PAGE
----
Mexican officials call papaya advisory premature

The Mexican government says the CDC and FDA’s advisory on Mexican papaya is premature.

According to a statement released by Ministry of Agriculture and Rural Development, the trace back is inconclusive, and the investigation being conducted by the CDC and FDA has not been completed.

Mexican officials said the FDA notified the Ministry that 62 cases of Salmonella Uganda infection have been identified in Connecticut, Florida, Massachusetts, New Jersey, New York, Pennsylvania, Rhode Island and Texas, but, according to a translation of the statement:

“It should be noted that, based on the information available to the National Reference Center for Pesticides and Contaminants of the Ministry, there is no isolation of Salmonella Uganda in papaya. Additionally, it is known that this strain has been treated only to processed foods of animal origin.”

The statement said Mexican officials have requested more evidence to follow up on the investigation to determine how people were sickened.

In the meantime, the CDC is recommending consumers not eat, serve or sell whole, fresh papayas imported from Mexico, or foods that contain papaya from Mexico in the affected states.

There is no official CDC or FDA recall at this time.

However, at least one retailer in the Northeast, Schenectady, NY-based Price Chopper/Market 32 reportedly recalled Mexican papaya.

The supplier community has responded. HLB Specialties LLC, Fort Lauderdale, FL, BB #:270717  issued a statement assuring customers its products, both grown in and outside Mexico, are not involved in the outbreak.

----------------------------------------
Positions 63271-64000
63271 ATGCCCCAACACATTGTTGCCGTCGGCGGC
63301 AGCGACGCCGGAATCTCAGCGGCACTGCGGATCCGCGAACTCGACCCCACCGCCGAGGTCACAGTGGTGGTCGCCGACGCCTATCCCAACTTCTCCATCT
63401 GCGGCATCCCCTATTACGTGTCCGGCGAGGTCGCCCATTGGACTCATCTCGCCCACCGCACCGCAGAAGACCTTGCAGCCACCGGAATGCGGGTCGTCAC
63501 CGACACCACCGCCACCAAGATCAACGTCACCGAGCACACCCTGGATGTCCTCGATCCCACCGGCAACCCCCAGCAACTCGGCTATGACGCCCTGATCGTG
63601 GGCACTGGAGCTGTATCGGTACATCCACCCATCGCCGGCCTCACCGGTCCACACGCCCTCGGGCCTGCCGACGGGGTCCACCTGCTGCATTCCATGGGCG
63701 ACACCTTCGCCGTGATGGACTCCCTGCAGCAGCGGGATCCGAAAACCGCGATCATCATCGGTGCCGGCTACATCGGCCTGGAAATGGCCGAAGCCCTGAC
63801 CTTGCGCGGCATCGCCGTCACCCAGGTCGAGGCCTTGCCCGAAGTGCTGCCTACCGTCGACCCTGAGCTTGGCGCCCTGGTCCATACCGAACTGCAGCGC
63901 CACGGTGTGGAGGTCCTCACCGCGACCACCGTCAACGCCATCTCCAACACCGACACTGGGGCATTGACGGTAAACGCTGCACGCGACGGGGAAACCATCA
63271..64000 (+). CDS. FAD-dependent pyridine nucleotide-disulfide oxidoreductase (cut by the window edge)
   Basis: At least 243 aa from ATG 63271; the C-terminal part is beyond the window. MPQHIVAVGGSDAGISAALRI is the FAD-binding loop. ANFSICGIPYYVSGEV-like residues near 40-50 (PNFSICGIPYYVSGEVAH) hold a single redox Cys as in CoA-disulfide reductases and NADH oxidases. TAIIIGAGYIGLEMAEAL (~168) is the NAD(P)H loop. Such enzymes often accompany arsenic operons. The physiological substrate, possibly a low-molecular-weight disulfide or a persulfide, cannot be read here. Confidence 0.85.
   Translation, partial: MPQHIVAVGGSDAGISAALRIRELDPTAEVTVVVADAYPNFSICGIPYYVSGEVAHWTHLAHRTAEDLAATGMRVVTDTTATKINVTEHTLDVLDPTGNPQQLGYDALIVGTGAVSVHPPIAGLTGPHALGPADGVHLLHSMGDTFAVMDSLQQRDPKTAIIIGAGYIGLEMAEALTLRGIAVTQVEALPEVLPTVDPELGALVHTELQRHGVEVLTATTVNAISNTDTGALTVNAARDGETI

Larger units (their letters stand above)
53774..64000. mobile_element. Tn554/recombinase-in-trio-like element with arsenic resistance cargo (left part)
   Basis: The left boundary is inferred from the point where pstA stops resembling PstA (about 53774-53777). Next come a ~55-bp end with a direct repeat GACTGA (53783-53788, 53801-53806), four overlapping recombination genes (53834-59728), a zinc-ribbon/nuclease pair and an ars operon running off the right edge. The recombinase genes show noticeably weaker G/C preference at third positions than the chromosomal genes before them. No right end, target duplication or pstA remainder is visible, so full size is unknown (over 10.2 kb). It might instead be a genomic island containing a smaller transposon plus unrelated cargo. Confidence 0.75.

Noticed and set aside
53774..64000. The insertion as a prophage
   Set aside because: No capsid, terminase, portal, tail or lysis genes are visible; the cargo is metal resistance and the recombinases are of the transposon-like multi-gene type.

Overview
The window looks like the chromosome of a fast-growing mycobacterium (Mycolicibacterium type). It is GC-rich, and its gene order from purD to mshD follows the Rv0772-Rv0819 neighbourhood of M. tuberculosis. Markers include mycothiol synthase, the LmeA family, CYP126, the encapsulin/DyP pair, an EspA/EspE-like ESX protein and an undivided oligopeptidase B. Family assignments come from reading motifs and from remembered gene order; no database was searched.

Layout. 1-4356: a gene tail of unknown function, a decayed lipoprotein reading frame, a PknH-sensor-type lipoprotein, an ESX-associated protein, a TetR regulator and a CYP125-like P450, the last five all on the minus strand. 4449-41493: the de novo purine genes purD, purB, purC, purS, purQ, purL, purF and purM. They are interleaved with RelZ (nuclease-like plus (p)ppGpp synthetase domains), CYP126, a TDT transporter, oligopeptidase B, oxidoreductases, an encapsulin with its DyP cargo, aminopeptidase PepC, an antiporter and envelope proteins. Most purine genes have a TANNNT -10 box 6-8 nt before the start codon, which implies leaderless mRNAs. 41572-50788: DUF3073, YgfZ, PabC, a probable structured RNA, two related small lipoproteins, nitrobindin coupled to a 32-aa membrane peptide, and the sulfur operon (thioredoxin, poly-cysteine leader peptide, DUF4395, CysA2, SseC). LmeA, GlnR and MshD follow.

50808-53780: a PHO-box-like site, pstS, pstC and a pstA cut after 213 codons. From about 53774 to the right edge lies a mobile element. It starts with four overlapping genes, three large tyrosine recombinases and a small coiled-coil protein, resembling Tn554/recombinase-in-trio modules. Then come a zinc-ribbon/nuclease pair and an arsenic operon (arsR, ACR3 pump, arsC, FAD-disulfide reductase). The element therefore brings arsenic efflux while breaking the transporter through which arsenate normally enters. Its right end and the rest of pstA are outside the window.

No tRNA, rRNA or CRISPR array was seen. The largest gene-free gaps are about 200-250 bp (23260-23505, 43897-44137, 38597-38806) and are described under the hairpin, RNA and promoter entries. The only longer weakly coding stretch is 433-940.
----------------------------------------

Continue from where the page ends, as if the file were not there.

Brooks Tropicals, Homestead, FL, BB #:110555 also posted a notice on its website that it is not involved in the current outbreak.

The Produce Marketing Association issued a statement on June 28 about the advisory. Chief Science & Technology Officer Bob Whitaker said there could be more Salmonella finds as the investigation continues.

“We have historically seen with Salmonella outbreaks related to papaya that regulatory agencies increase their surveillance testing. Therefore, it is possible there will be additional sources of Salmonella identified though not necessarily Salmonella Uganda nor connected in timeframe or distribution channels to the on-going outbreak. The industry should be aware that this could result in secondary recalls. This is just a point of awareness and the only suggested action is to re-affirm your recall system and team should history repeat itself.”

Pamela Riemenschneider is the Retail Editor for Blue Book Services.